By Chuck Strouse
By Scott Fishman
By Terrence McCoy
By Ryan Yousefi
By Ciara LaVelle, Kat Bein, Carolina Del Busto, and Liz Tracy
By Pepe Billete
By Ryan Yousefi
By Kyle Swenson
New Times should have a more broad-minded writer cover next year's Music Fest Miami and the Community Experience Tours, which are mini-cultural fairs throughout Miami-Dade County. Next year cover the public schools that Music Fest Miami artists visit on Thursday and Friday prior to the concerts. Next year let the public know that for an affordable and unbeatable $40 they can attend both the "Mayor's Ball" (inappropriately named) and the festival's outdoor concert.
Maybe Ms. Delgado's "Shake" refers to the drink, not the rattle and the roll!
We were rebels once, and young: John Lombardi's "Smiling Through the Apocalypse" piece was a gem ("High Anxiety," August 22). I worked for Rolling Stone in the early Seventies, specifically with Hunter Thompson and briefly for Jann Wenner until I ended up a victim of John Walsh's housecleaning.
I recently started rereading Todd Gitlin's The Sixties: Years of Hope, Days of Ragefor the sole purpose of trying to recapture the feeling we all had then, the feeling of connecting with others of like mind, that it was actually possible to effect change. In today's world such a possibility seems not to exist at all. As horrible as all the "news" fodder is these days, more despairing still is the realization that most people simply don't give a flying fuck, on any front, and certainly have no interest in taking a stance grounded in any kind of personal action or effort. Those few who do speak out (in print) are rendered essentially ineffective by virtue of the enormity of the machine in conjunction with a population of Stepford citizens.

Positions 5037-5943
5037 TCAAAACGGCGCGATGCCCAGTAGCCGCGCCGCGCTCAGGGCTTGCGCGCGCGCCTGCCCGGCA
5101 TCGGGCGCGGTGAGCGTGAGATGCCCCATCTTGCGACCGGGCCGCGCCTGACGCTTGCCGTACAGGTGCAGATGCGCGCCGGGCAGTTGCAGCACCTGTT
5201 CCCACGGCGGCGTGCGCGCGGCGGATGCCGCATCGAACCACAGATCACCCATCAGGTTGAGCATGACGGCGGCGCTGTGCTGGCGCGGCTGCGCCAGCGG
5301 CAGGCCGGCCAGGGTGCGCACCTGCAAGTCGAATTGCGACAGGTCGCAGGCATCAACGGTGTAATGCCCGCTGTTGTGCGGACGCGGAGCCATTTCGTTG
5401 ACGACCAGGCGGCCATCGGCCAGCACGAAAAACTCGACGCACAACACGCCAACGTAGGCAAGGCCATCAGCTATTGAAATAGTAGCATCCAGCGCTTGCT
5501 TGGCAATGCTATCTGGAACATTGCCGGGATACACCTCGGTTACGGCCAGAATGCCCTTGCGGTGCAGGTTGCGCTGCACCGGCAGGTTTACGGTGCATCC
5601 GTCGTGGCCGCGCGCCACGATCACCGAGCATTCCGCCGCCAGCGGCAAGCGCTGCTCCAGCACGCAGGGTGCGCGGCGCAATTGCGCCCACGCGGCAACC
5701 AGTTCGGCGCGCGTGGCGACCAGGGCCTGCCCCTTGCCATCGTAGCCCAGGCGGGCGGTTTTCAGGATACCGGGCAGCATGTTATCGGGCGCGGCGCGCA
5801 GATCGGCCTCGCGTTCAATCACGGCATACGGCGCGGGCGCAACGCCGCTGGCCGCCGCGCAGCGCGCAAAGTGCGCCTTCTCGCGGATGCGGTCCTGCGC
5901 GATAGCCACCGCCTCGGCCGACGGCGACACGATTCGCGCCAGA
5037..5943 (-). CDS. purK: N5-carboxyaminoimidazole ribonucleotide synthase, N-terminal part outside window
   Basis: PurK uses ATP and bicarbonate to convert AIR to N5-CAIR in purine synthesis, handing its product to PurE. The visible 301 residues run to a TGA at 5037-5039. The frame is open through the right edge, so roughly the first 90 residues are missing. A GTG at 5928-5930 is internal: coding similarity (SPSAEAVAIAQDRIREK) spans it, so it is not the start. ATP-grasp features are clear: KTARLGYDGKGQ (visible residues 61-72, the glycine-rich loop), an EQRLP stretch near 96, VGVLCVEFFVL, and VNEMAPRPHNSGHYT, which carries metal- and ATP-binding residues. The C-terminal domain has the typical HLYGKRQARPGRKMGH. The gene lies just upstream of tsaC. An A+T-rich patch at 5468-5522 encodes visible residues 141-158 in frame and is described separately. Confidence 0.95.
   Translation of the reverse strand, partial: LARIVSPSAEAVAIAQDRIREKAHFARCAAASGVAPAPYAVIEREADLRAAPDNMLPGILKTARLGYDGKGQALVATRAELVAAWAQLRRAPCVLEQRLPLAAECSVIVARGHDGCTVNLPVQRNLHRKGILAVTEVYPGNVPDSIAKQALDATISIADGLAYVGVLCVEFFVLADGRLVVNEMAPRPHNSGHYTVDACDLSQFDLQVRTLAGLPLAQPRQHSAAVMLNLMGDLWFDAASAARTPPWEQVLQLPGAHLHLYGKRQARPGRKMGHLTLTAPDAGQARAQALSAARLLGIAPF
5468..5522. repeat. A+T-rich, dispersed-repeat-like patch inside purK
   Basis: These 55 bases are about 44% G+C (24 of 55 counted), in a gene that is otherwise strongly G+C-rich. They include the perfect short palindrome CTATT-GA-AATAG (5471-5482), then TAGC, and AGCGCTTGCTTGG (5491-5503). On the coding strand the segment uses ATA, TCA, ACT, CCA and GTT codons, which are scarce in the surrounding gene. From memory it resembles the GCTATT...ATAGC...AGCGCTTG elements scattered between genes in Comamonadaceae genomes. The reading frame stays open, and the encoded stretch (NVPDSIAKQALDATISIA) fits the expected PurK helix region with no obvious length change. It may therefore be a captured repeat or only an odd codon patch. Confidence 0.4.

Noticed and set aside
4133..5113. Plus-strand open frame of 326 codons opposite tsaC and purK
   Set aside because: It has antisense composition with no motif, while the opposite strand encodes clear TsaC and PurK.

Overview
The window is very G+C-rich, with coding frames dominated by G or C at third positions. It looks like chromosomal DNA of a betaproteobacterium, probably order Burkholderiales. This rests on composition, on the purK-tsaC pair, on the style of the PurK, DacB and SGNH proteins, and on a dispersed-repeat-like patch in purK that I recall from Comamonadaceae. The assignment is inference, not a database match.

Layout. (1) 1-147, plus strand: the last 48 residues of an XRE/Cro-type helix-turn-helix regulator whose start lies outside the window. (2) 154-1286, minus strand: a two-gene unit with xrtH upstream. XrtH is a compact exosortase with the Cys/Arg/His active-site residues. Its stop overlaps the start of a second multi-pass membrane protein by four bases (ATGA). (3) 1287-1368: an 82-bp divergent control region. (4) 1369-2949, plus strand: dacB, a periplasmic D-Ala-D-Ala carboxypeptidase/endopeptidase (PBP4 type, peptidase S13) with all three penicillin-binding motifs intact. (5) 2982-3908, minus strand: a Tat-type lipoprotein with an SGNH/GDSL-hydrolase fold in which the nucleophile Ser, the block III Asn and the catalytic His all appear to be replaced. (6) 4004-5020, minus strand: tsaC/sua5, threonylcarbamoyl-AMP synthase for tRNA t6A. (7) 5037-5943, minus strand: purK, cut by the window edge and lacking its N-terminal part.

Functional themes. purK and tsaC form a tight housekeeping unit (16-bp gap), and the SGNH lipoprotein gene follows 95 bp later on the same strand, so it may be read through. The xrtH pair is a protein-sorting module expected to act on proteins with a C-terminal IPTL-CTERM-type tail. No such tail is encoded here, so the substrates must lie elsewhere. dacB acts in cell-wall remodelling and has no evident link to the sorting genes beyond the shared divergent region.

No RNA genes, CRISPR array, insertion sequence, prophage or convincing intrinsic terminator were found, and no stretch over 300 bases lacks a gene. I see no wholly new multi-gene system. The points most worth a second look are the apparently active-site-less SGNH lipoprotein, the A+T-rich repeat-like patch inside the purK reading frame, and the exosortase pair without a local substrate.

I feel abysmal sadness over what Lombardi has written but acknowledge a tiny smile of hope that he writes as he does. Thanks for the reconnect.
Hamilton, New York
Hunter Thompson, novelist? John Lombardi's article on Hunter Thompson brought back a few memories. I'll share one. I wrote Where the Buffalo Roam and hung out with Hunter for a year or so. Some bizarre shit went down -- amid some rather poignant moments: Hunter, spaced on booze and coke (on an airplane flying down to San Diego to give a "lecture"), reciting whole paragraphs of prose from the novel The Sergeant by Dennis Murphy -- a real crazy motherfucker and brother of new-age guru Michael Murphy -- and a friend of Hunter's from Big Sur.
I saw then how important writing fiction was to Hunter. I think he really wanted to be a novelist and sit at the big table with Hemingway, et cetera.
Lombardi? He's no DeFede: This guy Lombardi. He's replacing DeFede? Geez, is he full of himself or what? Makes no sense, talks about nonsense. He writes awkward, "ain't I hot shit" stuff that is utterly meaningless to anyone other than his war-story good buddy Harris Meyer and him. Real tripe. Keep it up. You'll drive all your readers to the Herald.
The only Lombardi I thought worth a damn coached the Packers.